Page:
Far too many law firms continue to operate in silos, in terms of document management. But, silos are only good when you’re storing grain . . . or a body. (Wait, did I say that out loud?). And, since you’re not doing either of things (probably), it’s time to consolidate your document files.
Even as paperless practice continues to accrete upon law firms, many still operate under a hybrid document management profile. Some of the files are paper only, some are electronic only, and some exist as dual copies. While that may seem like a reasonable approach, as the long, slow drive to a fully paperless office commences, it’s really just a bigger pain in the ass. If you’re looking for a needle, one haystack is better than two. So, in the first instance, make sure there is one, true copy of your law firm data. If you don’t want to give up the paper, I won’t quarrel with you: Just scan everything you get and save it electronically, even if you want to keep the paper files around. Some folks would call that a paperless practice; I’d call that a cop-out — unless you’re destroying all the paper files that you can, you’re just a guy who’s telling people you’re paperless, while step over piles of redwelds on the way to the Keurig machine.
But, wait! Even if all of your documents are scanned, and you’re disposing of the paper as allowed, there are still potential problems that can foil your paperless goals. Back to the silos. When I ask law firms where their documents are located, I always get several answers: Oh, some are on the server. Then, I’ve got some in my case management system. And, I have a Dropbox account that I can’t remember the password to. And, Google Drive. Then, I have, like, four backup drives. And, there’s a thumbdrive in here, if I can just find it . . . In short, it’s always a dumpster fire. The only acceptable answer is that your documents are in one place. Just one. The ‘one place rule’ eliminates silos. Tear ‘em down! So, of that list: pick one. I don’t care which one. Just pick one.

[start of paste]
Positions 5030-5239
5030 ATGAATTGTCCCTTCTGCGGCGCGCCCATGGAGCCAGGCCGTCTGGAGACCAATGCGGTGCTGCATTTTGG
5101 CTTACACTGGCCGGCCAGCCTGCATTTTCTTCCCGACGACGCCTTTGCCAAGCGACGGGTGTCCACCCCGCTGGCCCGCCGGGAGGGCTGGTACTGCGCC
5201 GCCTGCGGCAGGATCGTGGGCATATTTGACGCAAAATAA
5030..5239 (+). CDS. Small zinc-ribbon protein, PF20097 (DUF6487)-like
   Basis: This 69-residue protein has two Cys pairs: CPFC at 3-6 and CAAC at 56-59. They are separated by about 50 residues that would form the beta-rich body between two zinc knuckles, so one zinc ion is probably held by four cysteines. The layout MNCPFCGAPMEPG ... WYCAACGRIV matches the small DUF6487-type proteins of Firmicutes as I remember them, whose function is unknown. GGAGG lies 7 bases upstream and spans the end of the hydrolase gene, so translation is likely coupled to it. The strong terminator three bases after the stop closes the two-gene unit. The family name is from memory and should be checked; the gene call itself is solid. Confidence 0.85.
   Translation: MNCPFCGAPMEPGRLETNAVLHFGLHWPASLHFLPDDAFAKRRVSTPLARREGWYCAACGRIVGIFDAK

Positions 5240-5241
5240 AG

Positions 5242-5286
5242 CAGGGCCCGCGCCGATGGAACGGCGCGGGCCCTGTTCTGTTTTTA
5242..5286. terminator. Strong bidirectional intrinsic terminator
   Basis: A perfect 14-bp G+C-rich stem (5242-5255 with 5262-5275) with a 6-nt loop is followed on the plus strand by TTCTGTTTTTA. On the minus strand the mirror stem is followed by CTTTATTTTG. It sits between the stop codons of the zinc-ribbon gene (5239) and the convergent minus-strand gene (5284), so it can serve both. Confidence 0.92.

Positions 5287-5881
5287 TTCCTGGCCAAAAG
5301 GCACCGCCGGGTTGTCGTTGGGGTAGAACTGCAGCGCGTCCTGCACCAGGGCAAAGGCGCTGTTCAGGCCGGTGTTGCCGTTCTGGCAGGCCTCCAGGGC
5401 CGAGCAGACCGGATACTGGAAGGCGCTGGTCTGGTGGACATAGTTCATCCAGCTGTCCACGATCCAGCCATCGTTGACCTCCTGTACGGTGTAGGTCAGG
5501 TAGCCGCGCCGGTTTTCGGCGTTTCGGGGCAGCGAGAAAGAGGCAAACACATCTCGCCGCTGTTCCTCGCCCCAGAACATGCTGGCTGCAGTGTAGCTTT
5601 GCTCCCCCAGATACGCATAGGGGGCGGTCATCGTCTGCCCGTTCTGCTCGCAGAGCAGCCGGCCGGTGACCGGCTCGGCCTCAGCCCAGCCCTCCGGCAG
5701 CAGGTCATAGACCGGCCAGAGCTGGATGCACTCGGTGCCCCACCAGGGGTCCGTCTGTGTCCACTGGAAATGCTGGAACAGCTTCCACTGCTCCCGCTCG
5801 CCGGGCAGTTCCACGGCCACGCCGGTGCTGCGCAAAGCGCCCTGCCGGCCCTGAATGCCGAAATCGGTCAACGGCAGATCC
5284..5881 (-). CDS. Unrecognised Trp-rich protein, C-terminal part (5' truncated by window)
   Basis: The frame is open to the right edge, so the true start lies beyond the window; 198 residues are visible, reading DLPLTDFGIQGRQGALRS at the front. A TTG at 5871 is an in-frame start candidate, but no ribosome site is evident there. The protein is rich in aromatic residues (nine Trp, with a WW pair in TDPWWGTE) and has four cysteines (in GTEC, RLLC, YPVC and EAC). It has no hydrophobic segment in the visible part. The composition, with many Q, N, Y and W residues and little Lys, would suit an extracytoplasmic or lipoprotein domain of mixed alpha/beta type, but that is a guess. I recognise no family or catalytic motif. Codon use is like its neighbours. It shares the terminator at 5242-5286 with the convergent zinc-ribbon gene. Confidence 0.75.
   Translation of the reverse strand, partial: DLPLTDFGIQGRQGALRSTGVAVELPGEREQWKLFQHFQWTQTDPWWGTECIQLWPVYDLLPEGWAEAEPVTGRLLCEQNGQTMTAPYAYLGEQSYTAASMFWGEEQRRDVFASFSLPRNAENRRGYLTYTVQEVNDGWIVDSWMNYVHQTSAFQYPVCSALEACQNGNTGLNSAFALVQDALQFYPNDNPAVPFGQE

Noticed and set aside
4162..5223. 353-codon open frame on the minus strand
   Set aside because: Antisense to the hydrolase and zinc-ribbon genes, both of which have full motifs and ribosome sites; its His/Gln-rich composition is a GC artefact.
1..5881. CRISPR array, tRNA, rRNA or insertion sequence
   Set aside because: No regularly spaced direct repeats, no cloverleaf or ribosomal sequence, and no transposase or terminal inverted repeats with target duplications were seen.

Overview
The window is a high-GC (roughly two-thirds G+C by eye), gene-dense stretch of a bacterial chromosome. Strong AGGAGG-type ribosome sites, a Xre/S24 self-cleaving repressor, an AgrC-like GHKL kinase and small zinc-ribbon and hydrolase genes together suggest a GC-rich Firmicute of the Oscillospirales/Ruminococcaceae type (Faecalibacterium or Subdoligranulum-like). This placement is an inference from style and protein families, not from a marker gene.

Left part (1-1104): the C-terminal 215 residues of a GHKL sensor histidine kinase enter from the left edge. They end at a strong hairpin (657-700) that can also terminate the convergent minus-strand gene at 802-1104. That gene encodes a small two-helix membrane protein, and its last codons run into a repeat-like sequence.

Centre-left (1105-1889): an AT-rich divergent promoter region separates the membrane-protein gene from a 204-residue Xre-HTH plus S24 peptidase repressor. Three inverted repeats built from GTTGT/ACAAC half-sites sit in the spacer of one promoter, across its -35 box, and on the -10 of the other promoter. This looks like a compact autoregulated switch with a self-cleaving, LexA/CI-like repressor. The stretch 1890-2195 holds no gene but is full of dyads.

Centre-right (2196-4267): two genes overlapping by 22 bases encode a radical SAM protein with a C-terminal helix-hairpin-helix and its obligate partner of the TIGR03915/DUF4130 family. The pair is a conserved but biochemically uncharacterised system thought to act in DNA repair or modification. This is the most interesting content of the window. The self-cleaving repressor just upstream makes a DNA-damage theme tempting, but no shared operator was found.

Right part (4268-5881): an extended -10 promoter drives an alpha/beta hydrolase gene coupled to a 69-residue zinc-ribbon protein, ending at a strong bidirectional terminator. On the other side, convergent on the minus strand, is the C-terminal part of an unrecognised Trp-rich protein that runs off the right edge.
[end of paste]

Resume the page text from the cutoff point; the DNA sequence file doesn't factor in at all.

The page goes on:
Well, that’s not exactly true; I kind of care. If you’re using Microsoft Office, as your primary email system, here’s what you should do: (1) Upgrade to Office 365, if you haven’t already; (2) Use OneDrive as your data storage program. (One Drive, one place . . . see, that works juuuust fine.). If you’re an Outlook user, this streamlines your workflow nicely. The good news is that using One Drive won’t cost you anything more, because it’s included with Office 365. And, your Office 365 subscription will also feature the premise-based version of Office 2016, for download on up to 5 devices (LINK). So, if you want to keep using the local Office apps, you can do so, while maintaining the flexibility of Office 365. But, even if you’re not drafting online, you will need to save back to OneDrive, instead of your local device, to make this work. (And, there’s an auto save feature — if you’re not into manual operations anymore.). If you’re a Google person, use Google for Business + Google Drive; and, if you have a Mac or iPad, you can use iCloud. Same difference; pick one.
It’s true that I said ‘one’ repository is the way to go; but, I’m gonna add a substantial caveat to that instruction, and carve out integrations as being part of your single system. So long as you’re saving your documents and files to one place, you can then sync those documents and files with other systems. This avoids the siloing problem, because you’re technically not storing documents in another system, just linking back to your primary repository. When everything’s connected, it’s just the one big silo you’re working with. If you integrate One Drive with your case management system, for example, so you can access documents or attach them to cases, you’re not burdened searching various buckets for your list.
And, this is one of the chief advantages of cloud-based systems. It was very difficult to connect data via traditional, premise-based systems, without grafting onto those systems some additional arcane mechanism(s). With the cloud, all you need is an internet connection, to share what you want, where you want. And, now that you know the secret, you can spring clean your document files, and get it all together.